With a title this conspicuous, Johnny Cash’s famous tune had to have been about somebody real, right? Well, it was, but first of all: he didn’t write the song himself. Where The Sidewalk Ends author Shel Silverstein did—about his friend and fellow writer Jean Shepherd (the narrator of A Christmas Story, which is based on his stories), who endured endless teasing as a child because of his feminine-sounding name.
5. The Rolling Stones // "Wild Horses" (1971)
Originally written as a lullaby for Keith Richards’s two-month-old son, Mick Jagger took the song and rewrote it to focus on his then-relationship with fellow performer Marianne Faithfull. This led to two versions of the song, one by Gram Parsons, but it became a staple of their discography and one of the most delicate love songs ever recorded.
6. Carly Simon // "You’re So Vain" (1972)
Although Carly Simon has declined to publicly name all of the individuals who inspired this song that famously calls out a subset of the Hollywood glitterati for their narcissism, she admits that the second verse is actually about Warren Beatty, a famously attractive (and perhaps justifiably self-obsessed) movie star who was one of her former lovers.
7. Roberta Flack // "Killing Me Softly" (1973)
Before Lauryn Hill covered the song as a member of The Fugees, and even before Roberta Flack made it her signature song, “Killing Me Softly” was first co-written and performed by Lori Lieberman in 1971, about songwriter and performer Don McLean. McLean, famous for “American Pie”—his tribute to early rock 'n' roll legends Buddy Holly, The Big Bopper, and Richie Valens, who died in a 1959 plane crash—performed at a club where Lieberman was attending. She was so stricken by his music that she began jotting down lyrics, which were fleshed out by veteran songwriter Norman Gimbel and given music by Charles Fox. Fox and Gimbel later attempted to take credit for the song, minimizing Lieberman’s contributions, but there were too many accounts from all three in print by that point, ensuring that the young singer would remain attached to the mesmerizing tune for good.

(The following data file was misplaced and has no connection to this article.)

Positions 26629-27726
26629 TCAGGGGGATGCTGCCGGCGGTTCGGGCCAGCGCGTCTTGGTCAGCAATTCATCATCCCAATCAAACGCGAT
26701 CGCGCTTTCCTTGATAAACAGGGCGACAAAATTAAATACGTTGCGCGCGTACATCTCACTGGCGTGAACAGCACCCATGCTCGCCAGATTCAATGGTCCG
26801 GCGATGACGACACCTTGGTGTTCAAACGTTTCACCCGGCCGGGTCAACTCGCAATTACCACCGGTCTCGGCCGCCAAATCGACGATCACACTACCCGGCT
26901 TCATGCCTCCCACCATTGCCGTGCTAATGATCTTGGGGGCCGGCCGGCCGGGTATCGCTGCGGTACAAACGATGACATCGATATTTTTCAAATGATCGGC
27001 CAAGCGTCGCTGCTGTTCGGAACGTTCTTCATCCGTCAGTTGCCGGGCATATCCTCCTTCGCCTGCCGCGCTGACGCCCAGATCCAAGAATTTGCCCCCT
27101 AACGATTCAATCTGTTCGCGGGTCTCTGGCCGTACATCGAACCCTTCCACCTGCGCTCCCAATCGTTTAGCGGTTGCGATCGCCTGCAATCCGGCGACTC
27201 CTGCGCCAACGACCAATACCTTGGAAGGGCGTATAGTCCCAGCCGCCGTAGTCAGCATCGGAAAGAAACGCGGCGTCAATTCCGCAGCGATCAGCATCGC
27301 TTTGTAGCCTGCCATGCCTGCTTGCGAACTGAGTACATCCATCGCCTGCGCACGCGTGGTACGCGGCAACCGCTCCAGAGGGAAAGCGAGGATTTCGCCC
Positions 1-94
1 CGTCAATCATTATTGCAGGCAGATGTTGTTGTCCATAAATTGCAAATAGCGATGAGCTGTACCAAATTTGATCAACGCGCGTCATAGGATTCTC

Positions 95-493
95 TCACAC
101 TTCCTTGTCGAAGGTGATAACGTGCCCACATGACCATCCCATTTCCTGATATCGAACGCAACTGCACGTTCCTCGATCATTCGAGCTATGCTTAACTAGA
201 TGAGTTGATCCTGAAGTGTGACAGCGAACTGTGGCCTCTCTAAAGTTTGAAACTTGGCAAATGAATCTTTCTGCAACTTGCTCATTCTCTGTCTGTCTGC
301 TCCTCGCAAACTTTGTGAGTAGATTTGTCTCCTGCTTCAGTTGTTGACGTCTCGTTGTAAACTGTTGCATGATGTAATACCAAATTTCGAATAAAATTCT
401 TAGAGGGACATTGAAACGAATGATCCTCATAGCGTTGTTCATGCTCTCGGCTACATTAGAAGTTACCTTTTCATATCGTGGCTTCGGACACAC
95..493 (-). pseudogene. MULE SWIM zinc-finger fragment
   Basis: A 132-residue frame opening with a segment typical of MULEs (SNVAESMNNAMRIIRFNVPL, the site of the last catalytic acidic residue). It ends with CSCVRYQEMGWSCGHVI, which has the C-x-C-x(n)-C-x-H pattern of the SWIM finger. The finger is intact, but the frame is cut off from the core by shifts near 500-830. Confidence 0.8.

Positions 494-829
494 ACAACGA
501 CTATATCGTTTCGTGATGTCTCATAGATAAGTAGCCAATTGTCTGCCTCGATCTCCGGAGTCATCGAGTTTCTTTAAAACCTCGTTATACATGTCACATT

8. Dolly Parton // "I Will Always Love You" (1974)
Many people associate this song singularly with Whitney Houston after she recorded one of the barn-burner covers of all time for The Bodyguard soundtrack, but Dolly Parton was actually the author of this song a decade and a half earlier. Parton has since revealed that she wrote this and her signature song “Jolene” in the same night, but this single, which quietly and elegantly says goodbye to a former partner, was inspired by her mentor Porter Wagoner after the two ended a seven-year collaboration.
9. Fleetwood Mac // "Go Your Own Way" (1976)
Few subgenres feature more direct inspiration for their content and lyrics than breakup songs, and few acts have mined that territory for more musical gold than Fleetwood Mac. Not one but two songs on their 1977 album Rumours came from the romantic turmoil of its members, particularly Lindsey Buckingham and Stevie Nicks. Though their relationship had soured by the recording of their eleventh album, the duo managed to get through the recording process in the best way they could: by recording all of its parts separately and overdubbing them in the studio.